Our first story is told by Aaron Dixon, an urban planner from Nanaimo, Canada. He’s researching how urban planning can assimilate the emerging industry of cycle-logistics into the active transportation network.
Planning the Cycle City: My Experience at the University of Amsterdam – June/July 2018
I don’t cry a lot. In fact, the last time I did it was probably single-digits old. I’m not saying I’m a rigid stiff, but I just haven’t had that kind of emotion come to me for quite some time. So, when I got off the train in Amsterdam this past summer and started walking out of the station – I experienced a strange emotion. Tears.
The degree to which I have been knitted into the seams of cycling run very deep. Everybody remembers the sense of freedom from their first bike, but eventually, that feeling is superseded once they drive a car. Not me.
I never stopped feeling the joy of cycling, and now as an adult in my third decade of life, I’ve regularly ridden my bike for a very long time – through every stage of my education, across a couple countries, even to the point of surprising my then-girlfriend at her university graduation with a reserved seat just for her on my tandem bicycle, she’s now my wife (I’d like to think bikes had a helping hand in our relationship). I love bicycles – and my wife, of course.
So, to be granted a spot on the University of Amsterdam’s (UvA) Planning the Cycle City summer course in the country globally known for cycling was a dream come true. And suddenly, there I was, surrounded by more bicycles than I could count, crying because I had never felt so valued as a person on a bicycle. This city was built for me.
The course was made up of like-minded graduate students, though most were professionals working in various strains of urbanism, including senior transport officials, designers, engineers, planners, architects, researchers, cycling advocates, and consultants.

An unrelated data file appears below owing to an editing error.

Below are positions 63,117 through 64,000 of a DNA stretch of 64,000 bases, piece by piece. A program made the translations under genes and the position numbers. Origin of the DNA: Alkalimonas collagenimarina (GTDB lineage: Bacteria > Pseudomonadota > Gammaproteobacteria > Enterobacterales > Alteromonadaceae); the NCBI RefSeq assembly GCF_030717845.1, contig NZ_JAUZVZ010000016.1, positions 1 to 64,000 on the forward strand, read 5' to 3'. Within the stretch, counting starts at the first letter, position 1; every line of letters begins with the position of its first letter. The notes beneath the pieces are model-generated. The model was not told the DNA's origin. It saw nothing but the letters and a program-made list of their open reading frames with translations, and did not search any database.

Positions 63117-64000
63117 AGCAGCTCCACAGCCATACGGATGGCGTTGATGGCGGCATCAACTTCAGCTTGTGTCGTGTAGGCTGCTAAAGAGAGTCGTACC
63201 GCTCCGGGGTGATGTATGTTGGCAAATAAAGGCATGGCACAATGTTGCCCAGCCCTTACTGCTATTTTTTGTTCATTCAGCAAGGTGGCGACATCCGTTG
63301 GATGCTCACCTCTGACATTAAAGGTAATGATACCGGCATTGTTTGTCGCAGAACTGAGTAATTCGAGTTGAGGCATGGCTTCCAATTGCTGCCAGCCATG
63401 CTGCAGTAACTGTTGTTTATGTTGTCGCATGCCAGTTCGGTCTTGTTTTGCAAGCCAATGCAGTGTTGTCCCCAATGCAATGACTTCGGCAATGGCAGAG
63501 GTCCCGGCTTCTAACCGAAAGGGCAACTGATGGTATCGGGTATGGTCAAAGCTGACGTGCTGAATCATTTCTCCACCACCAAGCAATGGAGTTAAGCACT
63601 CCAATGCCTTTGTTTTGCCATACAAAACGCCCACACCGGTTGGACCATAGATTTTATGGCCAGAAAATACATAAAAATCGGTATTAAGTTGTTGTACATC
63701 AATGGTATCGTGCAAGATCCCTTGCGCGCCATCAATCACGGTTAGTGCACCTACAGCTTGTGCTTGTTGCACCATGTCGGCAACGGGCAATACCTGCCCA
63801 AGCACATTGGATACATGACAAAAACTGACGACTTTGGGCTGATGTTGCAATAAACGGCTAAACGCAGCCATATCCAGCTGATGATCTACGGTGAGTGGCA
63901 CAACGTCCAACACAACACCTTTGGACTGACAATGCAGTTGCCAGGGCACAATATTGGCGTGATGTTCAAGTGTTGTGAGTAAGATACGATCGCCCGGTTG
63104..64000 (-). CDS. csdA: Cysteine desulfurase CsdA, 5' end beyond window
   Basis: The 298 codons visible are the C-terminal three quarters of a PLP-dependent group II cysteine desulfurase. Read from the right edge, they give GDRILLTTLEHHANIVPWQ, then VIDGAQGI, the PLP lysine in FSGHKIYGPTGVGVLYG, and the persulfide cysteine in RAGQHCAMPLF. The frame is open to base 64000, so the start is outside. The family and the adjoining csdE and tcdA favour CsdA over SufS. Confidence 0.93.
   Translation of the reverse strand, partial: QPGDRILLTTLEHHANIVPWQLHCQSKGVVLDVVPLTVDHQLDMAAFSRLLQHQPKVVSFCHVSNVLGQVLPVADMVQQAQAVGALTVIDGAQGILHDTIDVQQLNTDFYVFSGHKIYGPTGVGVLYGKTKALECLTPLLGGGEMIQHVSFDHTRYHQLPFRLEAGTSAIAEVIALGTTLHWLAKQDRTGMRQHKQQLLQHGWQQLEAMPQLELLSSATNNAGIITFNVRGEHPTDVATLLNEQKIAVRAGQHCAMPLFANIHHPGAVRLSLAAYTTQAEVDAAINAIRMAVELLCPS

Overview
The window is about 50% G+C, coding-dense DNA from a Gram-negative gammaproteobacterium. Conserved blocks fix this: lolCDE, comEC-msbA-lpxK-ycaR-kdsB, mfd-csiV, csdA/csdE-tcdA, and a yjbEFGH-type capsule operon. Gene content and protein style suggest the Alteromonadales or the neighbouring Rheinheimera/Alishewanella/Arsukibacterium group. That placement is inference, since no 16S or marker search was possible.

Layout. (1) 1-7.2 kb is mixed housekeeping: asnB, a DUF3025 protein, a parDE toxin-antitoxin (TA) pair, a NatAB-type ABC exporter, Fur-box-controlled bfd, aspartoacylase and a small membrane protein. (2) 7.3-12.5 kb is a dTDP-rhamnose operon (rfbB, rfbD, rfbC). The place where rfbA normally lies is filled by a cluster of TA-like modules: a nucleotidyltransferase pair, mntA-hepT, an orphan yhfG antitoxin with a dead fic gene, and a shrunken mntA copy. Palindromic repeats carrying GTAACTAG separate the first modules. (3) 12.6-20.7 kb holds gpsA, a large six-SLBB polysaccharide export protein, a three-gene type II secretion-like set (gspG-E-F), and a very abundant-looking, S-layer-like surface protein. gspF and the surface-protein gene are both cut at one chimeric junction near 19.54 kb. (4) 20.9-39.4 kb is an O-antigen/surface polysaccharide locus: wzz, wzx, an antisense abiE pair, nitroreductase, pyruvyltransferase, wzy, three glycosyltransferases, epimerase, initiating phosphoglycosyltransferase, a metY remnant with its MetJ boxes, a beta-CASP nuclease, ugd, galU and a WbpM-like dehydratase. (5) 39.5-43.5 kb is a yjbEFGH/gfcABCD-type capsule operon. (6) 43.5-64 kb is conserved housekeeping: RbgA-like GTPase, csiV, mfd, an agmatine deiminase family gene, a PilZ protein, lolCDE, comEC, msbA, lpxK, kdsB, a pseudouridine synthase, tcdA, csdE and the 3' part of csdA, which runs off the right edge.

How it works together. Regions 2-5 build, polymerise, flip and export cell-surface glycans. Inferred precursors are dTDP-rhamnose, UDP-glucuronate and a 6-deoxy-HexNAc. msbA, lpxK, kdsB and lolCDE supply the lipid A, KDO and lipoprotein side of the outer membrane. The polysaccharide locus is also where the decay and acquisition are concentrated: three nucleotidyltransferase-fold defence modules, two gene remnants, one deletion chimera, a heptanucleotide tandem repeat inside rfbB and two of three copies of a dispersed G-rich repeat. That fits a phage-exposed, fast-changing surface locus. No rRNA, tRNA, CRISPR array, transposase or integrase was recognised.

Amsterdam is the cycle city, where everybody rides a bike, but nobody is a cyclist – it’s simply routine, like brushing your teeth. What I thought I knew about cycling in the Netherlands was quickly thrown into a state of confusion.
In 1940s-50s, before mass ownership of motor vehicles took a stranglehold on Dutch cities, bicycle mode-share was over 80% in Amsterdam. Then came along the big disruptor: cars – and bicycle mode-share plummeted to 20% for the next twenty years. Today, Amsterdam averages around 37%. For context, London hovers around 2.5%.
In order to build an effective cycling ecosystem, engineering and planning efforts were combined to redefine the ‘street’, a road isn’t considered complete without cycle tracks. Beyond just building bike lanes, Amsterdam city planning invested in cycling as the main transport. The city’s land use is primed for bikes to reign supreme.
It’s not because the Dutch are more eco-conscious than the rest of us that they ride bikes in numbers not many other cities can match, but rather, it’s because their cities are designed in such a way as to make cycling the preferred choice most of the time: it’s normal to ride a bike and abnormal not to.
The magic of the Netherlands’ 27% nationwide bicycle mode-share is the reliance on multi-modal options. Fifty per cent of first-mile trips by bike are people cycling to the train station. It’s the bike-train dynamic that makes this country, not just a haven for cycling but a mobility paradise. In fact, in Amsterdam alone, within a 20-minute cycling range, there are over 200 train connections available over the course of a one-hour interval. Also, the entire country’s public transportation system works on a single user-card – the country is well connected.
When you live in a mobility-rich society, you reap the rewards in terms of personal health, decreased congestion, noise, and air pollution, finances, stress, and much more. In Amsterdam, human voices (and bike bells) are more prominent than noise from automobiles, it’s a human-sized city.
There are many impressive Dutch bicycle statistics, but what I’ve learned from my summer experience was what I knew all along, both as a child and now as an adult. Cycling is legitimate. And we can make it more normalised, but only if we plan for it. It’s never easy to champion change but that’s what planners are: Change makers.
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